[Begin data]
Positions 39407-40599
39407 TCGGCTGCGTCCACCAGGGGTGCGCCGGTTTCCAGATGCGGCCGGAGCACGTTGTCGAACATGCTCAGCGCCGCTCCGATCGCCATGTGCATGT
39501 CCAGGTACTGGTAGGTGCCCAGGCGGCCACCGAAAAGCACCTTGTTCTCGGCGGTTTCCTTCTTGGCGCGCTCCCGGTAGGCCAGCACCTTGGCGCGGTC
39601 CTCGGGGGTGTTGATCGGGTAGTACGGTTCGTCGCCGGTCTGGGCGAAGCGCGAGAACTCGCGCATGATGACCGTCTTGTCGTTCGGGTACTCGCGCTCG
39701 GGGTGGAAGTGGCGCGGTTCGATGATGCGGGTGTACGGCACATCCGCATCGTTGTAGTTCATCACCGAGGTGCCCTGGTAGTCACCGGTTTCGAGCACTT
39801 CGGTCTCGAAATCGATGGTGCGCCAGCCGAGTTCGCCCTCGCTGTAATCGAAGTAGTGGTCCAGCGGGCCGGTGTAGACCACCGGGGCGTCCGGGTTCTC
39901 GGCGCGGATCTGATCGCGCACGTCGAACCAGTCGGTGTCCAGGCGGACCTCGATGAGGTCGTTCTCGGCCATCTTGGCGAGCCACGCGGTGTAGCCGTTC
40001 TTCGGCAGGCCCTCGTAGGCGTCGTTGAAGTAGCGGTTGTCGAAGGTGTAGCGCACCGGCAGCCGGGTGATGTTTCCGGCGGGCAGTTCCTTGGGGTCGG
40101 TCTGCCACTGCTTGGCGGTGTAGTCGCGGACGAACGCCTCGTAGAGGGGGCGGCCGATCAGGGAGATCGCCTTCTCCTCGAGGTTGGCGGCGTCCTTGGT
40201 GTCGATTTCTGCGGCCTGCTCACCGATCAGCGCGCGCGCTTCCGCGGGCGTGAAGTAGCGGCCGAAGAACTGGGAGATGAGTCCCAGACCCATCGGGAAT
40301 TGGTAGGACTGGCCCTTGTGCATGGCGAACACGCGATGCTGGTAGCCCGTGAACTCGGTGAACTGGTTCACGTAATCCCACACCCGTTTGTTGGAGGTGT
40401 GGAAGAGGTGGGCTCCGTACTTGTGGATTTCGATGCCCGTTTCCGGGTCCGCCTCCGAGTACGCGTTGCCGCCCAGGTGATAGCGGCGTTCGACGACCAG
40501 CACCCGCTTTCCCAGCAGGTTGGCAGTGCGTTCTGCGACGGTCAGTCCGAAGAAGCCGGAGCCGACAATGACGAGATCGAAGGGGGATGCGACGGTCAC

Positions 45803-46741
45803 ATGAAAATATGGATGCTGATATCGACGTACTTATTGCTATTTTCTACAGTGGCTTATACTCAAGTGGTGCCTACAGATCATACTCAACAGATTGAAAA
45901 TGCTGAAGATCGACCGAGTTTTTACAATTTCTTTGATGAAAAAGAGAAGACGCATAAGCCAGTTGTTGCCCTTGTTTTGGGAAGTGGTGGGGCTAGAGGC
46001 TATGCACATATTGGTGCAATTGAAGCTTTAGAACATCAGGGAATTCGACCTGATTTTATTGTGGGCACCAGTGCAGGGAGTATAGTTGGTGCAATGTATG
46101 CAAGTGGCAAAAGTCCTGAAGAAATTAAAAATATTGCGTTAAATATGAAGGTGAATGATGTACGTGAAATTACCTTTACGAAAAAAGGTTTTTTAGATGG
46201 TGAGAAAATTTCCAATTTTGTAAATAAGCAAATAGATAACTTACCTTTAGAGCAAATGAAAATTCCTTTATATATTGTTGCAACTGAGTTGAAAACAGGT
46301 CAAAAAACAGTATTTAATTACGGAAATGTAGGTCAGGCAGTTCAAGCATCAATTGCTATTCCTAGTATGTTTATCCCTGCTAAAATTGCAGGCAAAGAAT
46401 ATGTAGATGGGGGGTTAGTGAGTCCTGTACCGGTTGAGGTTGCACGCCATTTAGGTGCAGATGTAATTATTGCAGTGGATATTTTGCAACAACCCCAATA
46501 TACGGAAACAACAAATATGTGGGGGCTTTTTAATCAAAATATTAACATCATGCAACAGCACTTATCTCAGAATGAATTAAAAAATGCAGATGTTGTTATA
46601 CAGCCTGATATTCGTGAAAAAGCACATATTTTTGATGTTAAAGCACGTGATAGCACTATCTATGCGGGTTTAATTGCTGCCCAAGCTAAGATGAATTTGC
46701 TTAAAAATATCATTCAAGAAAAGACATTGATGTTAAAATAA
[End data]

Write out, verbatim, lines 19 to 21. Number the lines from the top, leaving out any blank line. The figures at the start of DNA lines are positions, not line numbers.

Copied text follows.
46201 TGAGAAAATTTCCAATTTTGTAAATAAGCAAATAGATAACTTACCTTTAGAGCAAATGAAAATTCCTTTATATATTGTTGCAACTGAGTTGAAAACAGGT
46301 CAAAAAACAGTATTTAATTACGGAAATGTAGGTCAGGCAGTTCAAGCATCAATTGCTATTCCTAGTATGTTTATCCCTGCTAAAATTGCAGGCAAAGAAT
46401 ATGTAGATGGGGGGTTAGTGAGTCCTGTACCGGTTGAGGTTGCACGCCATTTAGGTGCAGATGTAATTATTGCAGTGGATATTTTGCAACAACCCCAATA